Selena Opens Her Own Boutiques
In addition to her booming music career, Selena also pursued other ventures, including opening up two locations of her own boutique and salon called Selena Etc. in 1994, selling Selena's signature line of clothing and jewelry.
Selena at the Hard Rock Cafe
In 1995, just months before her death, Selena performed at the opening of the Hard Rock Cafe in San Antonio, Texas.
Selena at the 1995 Houston Livestock Show and Rodeo
On February 26, 1995, Selena visited the Houston Livestock Show and Rodeo and took the stage in her iconic sparkly purple ensemble.
Selena's Final Performance
Selena rode out to the stage on a carriage and kicked off the set with a medley of disco tunes that included "I Will Survive" and "Funkytown," followed by some of her biggest hits such as "Bidi Bidi Bom Bom," "Si Una Vez" and "Como La Flor."
The show would be the singer's last performance before her tragic death just over a month later.
Selena's Lasting Legacy
On March 31, 1995, Selena — who was just 23 years old at the time — went to confront the former president of her fan club, Yolanda Saldívar, at the Days Inn motel in Corpus Christi, Texas as Selena and her family suspected she'd been embezzling funds after being tapped to help run her boutiques.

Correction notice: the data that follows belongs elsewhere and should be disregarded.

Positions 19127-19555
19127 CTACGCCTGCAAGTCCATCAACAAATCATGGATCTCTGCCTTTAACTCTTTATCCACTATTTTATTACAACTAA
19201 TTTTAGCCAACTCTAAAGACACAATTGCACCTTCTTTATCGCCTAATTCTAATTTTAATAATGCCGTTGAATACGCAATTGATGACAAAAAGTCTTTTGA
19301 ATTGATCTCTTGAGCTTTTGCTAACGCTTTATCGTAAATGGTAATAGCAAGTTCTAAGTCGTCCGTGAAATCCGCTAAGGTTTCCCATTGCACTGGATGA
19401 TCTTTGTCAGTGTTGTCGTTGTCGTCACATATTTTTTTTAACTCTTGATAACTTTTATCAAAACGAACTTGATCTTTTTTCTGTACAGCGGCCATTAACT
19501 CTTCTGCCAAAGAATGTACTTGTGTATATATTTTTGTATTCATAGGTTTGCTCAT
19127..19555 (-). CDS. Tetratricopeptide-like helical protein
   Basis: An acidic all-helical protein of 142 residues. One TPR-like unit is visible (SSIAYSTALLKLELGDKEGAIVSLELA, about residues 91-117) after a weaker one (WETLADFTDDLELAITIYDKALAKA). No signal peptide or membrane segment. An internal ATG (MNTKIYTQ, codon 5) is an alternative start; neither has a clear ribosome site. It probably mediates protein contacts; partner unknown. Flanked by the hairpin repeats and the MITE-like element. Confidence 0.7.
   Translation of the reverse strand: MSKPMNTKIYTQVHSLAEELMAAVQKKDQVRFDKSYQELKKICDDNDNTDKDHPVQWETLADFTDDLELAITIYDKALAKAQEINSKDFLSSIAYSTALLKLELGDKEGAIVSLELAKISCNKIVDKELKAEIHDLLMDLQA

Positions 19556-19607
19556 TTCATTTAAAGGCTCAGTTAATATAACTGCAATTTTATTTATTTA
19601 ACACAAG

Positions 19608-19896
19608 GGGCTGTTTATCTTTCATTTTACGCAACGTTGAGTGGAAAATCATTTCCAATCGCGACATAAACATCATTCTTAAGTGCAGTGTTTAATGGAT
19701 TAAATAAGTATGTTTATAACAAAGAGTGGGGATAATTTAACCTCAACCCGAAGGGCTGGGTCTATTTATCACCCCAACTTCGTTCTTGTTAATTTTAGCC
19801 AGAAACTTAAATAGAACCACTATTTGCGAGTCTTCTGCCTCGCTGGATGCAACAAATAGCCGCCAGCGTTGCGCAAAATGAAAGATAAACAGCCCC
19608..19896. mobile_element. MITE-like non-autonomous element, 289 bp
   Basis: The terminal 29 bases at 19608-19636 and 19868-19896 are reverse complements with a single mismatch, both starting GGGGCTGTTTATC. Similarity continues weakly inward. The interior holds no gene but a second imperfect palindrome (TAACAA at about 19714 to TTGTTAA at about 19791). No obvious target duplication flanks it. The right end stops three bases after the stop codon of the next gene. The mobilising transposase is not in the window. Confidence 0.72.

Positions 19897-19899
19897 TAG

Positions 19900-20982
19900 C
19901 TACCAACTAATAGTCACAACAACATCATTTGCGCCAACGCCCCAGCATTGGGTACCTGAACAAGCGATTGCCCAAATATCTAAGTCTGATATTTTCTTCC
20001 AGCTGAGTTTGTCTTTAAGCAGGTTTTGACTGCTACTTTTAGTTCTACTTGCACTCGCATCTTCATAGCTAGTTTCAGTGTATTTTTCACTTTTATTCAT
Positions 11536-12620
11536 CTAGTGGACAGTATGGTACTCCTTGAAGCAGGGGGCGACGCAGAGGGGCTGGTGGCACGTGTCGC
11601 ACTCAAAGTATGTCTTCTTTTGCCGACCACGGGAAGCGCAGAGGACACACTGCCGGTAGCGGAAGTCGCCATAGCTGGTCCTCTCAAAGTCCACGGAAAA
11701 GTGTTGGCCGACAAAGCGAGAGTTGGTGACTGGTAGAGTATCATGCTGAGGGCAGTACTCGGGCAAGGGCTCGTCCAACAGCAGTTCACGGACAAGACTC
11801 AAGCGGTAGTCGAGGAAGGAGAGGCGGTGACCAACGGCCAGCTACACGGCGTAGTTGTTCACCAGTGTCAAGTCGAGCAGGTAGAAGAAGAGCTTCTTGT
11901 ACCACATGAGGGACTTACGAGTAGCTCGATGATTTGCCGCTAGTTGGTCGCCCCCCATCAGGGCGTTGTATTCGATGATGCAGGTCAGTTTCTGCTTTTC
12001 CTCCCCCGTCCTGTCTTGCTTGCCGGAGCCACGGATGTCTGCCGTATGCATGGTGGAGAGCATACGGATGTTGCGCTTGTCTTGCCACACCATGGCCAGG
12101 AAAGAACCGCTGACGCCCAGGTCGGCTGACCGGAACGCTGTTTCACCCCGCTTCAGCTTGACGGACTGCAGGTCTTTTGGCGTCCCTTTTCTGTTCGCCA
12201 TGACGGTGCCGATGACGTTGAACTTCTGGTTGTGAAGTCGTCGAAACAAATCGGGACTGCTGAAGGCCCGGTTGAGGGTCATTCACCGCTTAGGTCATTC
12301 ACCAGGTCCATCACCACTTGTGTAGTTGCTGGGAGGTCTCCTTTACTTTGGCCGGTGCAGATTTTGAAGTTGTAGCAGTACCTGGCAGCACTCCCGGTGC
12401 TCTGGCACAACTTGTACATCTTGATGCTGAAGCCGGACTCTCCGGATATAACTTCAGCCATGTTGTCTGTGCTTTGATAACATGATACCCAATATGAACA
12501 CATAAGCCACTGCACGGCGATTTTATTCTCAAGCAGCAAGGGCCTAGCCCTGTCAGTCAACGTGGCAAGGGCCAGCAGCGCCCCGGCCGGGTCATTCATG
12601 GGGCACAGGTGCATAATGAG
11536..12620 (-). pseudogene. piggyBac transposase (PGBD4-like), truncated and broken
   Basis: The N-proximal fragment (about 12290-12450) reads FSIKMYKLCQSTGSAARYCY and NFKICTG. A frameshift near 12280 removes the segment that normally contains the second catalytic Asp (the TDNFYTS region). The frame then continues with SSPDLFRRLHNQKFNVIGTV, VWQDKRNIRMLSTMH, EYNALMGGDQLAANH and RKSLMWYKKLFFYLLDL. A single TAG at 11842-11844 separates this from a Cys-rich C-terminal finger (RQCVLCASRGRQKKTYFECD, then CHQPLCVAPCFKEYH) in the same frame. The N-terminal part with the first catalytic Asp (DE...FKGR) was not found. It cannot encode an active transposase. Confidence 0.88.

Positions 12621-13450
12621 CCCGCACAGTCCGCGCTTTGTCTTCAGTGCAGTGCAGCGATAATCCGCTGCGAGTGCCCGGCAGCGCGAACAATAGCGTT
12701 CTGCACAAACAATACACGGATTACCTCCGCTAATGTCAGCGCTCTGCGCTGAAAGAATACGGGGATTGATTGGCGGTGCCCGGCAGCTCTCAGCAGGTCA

Saldívar shot Selena once in the back shortly after she arrived, and about an hour later she was pronounced dead at the hospital.
At the time of her death, Selena had been working on her highly anticipated English album Dreaming of You. The project was released posthumously and debuted at No. 1 on the Billboard 200 chart on Aug. 4, 1995, and stayed on the list for 49 weeks.
"Doing the English record, that was always the next big goal for her," Pérez said. "It felt like we had to finish it."
In 2021, Selena was awarded the Recording Academy's Lifetime Achievement Award at the 63rd annual Grammy Awards.
"Selena's life was cut short, but her fans have carried her throughout the years and her legacy is being passed on from generation to generation," her father told PEOPLE. "That in itself is incredible."